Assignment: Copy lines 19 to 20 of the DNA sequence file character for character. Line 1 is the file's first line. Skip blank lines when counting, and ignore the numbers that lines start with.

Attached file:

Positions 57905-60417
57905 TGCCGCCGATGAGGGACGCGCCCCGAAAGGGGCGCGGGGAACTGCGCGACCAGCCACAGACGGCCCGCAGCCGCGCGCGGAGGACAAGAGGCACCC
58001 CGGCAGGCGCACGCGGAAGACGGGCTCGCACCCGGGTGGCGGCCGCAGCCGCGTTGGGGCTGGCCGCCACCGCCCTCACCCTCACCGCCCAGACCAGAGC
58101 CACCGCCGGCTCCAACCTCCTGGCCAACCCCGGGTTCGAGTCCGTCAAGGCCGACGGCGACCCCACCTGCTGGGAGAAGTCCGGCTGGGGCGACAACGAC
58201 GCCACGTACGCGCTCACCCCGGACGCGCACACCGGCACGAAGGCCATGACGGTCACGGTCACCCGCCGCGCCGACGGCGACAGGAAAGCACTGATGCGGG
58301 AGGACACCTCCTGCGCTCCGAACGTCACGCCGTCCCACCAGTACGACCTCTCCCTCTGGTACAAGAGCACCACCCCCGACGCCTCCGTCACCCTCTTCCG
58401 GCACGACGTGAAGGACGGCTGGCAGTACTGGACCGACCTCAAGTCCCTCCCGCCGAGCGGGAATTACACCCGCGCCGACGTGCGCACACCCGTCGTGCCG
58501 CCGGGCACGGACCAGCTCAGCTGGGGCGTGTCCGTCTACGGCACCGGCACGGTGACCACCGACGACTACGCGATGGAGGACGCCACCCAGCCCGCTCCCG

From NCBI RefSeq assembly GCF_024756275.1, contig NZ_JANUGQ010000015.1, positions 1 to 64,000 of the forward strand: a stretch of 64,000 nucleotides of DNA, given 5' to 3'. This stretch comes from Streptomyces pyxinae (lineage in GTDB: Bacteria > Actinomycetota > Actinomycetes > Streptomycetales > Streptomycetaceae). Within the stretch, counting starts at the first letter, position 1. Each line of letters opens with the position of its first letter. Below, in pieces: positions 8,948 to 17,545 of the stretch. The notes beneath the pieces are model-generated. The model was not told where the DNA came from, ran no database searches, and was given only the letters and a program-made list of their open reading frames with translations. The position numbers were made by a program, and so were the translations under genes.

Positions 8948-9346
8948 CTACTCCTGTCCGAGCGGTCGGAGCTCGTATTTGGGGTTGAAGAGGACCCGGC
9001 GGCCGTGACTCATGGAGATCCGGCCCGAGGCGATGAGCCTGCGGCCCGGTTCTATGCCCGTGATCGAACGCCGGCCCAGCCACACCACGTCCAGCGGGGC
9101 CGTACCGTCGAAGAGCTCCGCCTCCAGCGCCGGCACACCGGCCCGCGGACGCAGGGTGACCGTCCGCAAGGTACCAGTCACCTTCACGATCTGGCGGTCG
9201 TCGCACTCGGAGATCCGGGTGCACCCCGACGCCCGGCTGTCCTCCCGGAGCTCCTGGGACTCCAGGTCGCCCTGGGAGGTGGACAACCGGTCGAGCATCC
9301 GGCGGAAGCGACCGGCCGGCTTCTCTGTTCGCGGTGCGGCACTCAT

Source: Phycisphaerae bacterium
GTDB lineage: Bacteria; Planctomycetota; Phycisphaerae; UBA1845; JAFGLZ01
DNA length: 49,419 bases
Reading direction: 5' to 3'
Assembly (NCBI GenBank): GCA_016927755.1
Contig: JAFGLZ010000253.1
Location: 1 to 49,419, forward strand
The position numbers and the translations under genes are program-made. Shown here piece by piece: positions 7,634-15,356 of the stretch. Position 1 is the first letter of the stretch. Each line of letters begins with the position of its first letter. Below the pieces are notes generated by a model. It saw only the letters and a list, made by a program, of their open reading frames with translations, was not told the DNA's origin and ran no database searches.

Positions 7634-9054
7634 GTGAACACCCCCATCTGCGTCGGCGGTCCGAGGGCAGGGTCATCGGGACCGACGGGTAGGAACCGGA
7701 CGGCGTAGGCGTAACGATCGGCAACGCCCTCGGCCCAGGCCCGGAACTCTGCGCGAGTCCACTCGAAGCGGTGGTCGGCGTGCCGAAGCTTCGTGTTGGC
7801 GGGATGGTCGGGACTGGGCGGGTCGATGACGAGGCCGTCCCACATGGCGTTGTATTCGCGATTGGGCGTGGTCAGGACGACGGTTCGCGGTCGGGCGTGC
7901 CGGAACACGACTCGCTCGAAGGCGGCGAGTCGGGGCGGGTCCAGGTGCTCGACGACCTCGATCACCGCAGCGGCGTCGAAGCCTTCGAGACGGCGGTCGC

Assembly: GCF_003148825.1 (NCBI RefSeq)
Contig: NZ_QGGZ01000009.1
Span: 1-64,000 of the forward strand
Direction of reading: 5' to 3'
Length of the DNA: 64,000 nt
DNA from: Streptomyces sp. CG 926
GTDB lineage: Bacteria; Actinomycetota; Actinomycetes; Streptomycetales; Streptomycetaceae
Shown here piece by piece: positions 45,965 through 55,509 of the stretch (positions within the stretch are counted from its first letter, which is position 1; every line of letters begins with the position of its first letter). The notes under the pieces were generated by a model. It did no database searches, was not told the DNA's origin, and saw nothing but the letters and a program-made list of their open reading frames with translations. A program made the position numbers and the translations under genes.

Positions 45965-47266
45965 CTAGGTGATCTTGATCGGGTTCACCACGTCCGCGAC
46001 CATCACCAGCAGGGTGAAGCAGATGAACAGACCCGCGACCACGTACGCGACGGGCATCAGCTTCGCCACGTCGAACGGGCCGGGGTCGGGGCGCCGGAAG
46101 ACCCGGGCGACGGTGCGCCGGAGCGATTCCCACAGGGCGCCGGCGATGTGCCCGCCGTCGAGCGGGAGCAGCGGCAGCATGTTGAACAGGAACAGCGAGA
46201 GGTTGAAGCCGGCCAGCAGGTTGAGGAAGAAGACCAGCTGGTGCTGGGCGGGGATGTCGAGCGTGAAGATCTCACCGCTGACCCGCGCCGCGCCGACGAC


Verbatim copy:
Reading direction: 5' to 3'
Assembly (NCBI GenBank): GCA_016927755.1